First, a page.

Please join me to honor the holiday spirit of giving by contacting our elected senators and representatives with one important message: The best way to continue this giving tradition — and American exceptionalism — is to support a robust U.S. foreign assistance budget.
Accounting for roughly 1 percent of the federal budget, this tiny investment benefits every person on earth. The proposed steep cuts to foreign assistance in the 2018 budget would cripple U.S. humanitarian work in global health and hinder economic stability.
These cuts also would cost lives, leading to increased global conflicts, threatening our national security and creating more health crises.
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As an advocate for the humanitarian organization CARE, I urge both Congress and Senate to protect and sustain current 2017 foreign-assistance funding levels for next year. CARE also encourages legislative oversight of any government reorganization or proposed cuts to U.S. Agency for International Development personnel.
Congress must approve a budget that protects lives and maintains our nation’s standing in the world.
Join me in telling Reps. Ron Estes, Lynn Jenkins, Roger Marshall and Kevin Yoder and Sens. Jerry Moran and Pat Roberts that this holiday, Americans and millions around the world would be grateful for their support of a robust U.S. foreign assistance budget.
After several legislative defeats, Republicans are doubling down on their new tax plan, thinking that will please the voters by showing they can accomplish something.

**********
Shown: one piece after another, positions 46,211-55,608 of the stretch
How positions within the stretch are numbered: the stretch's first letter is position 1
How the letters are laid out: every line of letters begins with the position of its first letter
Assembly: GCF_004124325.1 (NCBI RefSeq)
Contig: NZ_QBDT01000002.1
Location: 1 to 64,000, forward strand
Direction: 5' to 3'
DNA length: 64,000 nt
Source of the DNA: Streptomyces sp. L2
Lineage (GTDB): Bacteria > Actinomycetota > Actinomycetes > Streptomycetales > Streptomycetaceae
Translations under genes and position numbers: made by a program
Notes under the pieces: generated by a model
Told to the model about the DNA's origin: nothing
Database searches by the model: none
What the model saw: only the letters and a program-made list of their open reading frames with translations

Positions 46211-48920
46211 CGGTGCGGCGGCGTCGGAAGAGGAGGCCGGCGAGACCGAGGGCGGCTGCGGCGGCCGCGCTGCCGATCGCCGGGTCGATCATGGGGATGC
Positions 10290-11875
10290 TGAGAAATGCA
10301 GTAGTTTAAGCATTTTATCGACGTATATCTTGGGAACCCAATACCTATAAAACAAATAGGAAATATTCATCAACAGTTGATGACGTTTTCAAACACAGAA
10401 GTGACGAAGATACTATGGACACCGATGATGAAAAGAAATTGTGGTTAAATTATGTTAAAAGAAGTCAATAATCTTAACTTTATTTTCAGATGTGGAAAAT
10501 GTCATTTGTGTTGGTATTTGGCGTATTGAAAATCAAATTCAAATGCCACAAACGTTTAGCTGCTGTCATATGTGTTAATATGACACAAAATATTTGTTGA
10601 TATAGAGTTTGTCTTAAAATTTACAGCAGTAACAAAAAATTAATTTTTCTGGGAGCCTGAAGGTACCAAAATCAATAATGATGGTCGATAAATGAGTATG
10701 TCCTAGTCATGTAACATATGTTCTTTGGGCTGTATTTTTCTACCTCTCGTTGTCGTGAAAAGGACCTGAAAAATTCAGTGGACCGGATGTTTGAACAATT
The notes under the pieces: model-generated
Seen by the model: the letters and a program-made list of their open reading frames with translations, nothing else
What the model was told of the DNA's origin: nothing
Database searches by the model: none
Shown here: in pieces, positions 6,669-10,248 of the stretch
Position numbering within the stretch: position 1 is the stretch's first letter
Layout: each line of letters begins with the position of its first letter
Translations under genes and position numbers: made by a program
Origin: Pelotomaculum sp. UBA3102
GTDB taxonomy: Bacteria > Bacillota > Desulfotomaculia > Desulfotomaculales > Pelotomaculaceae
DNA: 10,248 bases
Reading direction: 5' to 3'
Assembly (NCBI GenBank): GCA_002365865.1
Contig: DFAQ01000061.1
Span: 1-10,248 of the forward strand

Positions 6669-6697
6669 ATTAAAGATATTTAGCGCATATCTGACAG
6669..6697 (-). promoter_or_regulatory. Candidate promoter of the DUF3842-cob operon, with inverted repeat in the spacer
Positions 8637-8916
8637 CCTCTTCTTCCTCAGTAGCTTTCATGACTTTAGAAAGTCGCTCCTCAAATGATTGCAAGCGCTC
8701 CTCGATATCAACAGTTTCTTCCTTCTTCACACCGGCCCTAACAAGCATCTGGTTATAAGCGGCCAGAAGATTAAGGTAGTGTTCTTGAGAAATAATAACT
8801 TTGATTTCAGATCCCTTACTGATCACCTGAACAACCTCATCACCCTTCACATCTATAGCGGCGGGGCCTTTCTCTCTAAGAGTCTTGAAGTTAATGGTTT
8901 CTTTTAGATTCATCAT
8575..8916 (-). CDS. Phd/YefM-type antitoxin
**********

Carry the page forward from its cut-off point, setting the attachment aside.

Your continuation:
But is cutting taxes on the super rich and increasing the national debt going to help?
Is cutting my Medicare and millions of people’s health care through the Affordable Care Act — a requirement to help mitigate the deficit problem caused by these tax cuts — going to help the Republicans?
Republican strategist Michael Steele suggests concentrating on tax reform or rebuilding our nation’s infrastructure. While tax “reform” seems to be a hidden agenda for cutting taxes on super-rich donors to Republican campaigns, infrastructure improvements would require more spending — hardly the time to cut overall tax receipts or shift the burden to the middle class.
Recent elections are going the right direction: Replace lawmakers and administrators bent on messing with our Medicare, harming our access to insurance and flying in the face of their own claims to want to reduce the national debt.
The members of MORE2 in Kansas City, along with the Metropolitan Congregations United for St. Louis, stand in opposition to the attempt by unconfirmed board of education members to call a closed-door meeting with the intent of removing Margie Vandeven as education commissioner. (Nov. 14, 4A, “School leaders push against efforts to oust commissioner”)
The board is designed to be independent and non-political. Vandeven has worked diligently to gather a team dedicated to moving education in Missouri forward. We support her efforts and deplore this attempt to politicize the board and remove her from office.
Newly appointed board member John T. “Tim” Sumners must continue to balk at Gov. Eric Greitens’ attempts to stack the board with people who will vote to oust Vandeven. He is rightfully concerned with learning more about his role before taking such a drastic step.
Greitens’ duty is to nominate candidates to the board, and that’s it. The state Senate then confirms the appointees. Our senators should be troubled by the governor’s maneuvering behind the scenes.
Let’s be clear: Greitens has one idea to improve Missouri’s schools, and that is to expand charter schools. We urge him to work with our school communities to improve education in Missouri.
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Follow the money
The Republicans say they want to lower taxes to increase income for working families. Then why not just lower income taxes for the poor and middle class? Why confuse the issue by lowering taxes on the wealthy and corporations with the hope they will increase wages to the working poor and middle class?
Could it be because the wealthy and corporations make the big campaign contributions?
Charter schools are public schools. The Star’s editorial board members should know that by now. I suspect they do, but the Nov. 14 editorial “Politics? Strong-arm tactics? Gov. Eric Greitens, at work again” implied otherwise. (13A)